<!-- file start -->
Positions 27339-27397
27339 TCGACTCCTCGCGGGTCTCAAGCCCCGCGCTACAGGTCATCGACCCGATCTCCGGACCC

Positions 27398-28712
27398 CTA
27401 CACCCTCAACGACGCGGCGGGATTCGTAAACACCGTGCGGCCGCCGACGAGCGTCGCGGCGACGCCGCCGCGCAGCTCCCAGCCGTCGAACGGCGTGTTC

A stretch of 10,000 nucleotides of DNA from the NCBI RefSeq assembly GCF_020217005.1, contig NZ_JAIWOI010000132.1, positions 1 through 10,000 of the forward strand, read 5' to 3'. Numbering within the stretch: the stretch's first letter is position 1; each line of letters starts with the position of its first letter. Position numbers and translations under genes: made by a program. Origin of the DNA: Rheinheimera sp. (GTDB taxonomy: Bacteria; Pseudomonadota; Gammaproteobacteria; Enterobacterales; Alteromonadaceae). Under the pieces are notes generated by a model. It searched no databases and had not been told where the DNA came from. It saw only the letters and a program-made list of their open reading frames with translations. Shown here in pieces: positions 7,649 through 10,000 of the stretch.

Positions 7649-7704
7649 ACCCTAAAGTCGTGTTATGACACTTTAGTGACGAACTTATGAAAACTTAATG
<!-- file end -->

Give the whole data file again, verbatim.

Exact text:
Positions 27339-27397
27339 TCGACTCCTCGCGGGTCTCAAGCCCCGCGCTACAGGTCATCGACCCGATCTCCGGACCC

Positions 27398-28712
27398 CTA
27401 CACCCTCAACGACGCGGCGGGATTCGTAAACACCGTGCGGCCGCCGACGAGCGTCGCGGCGACGCCGCCGCGCAGCTCCCAGCCGTCGAACGGCGTGTTC

A stretch of 10,000 nucleotides of DNA from the NCBI RefSeq assembly GCF_020217005.1, contig NZ_JAIWOI010000132.1, positions 1 through 10,000 of the forward strand, read 5' to 3'. Numbering within the stretch: the stretch's first letter is position 1; each line of letters starts with the position of its first letter. Position numbers and translations under genes: made by a program. Origin of the DNA: Rheinheimera sp. (GTDB taxonomy: Bacteria; Pseudomonadota; Gammaproteobacteria; Enterobacterales; Alteromonadaceae). Under the pieces are notes generated by a model. It searched no databases and had not been told where the DNA came from. It saw only the letters and a program-made list of their open reading frames with translations. Shown here in pieces: positions 7,649 through 10,000 of the stretch.

Positions 7649-7704
7649 ACCCTAAAGTCGTGTTATGACACTTTAGTGACGAACTTATGAAAACTTAATG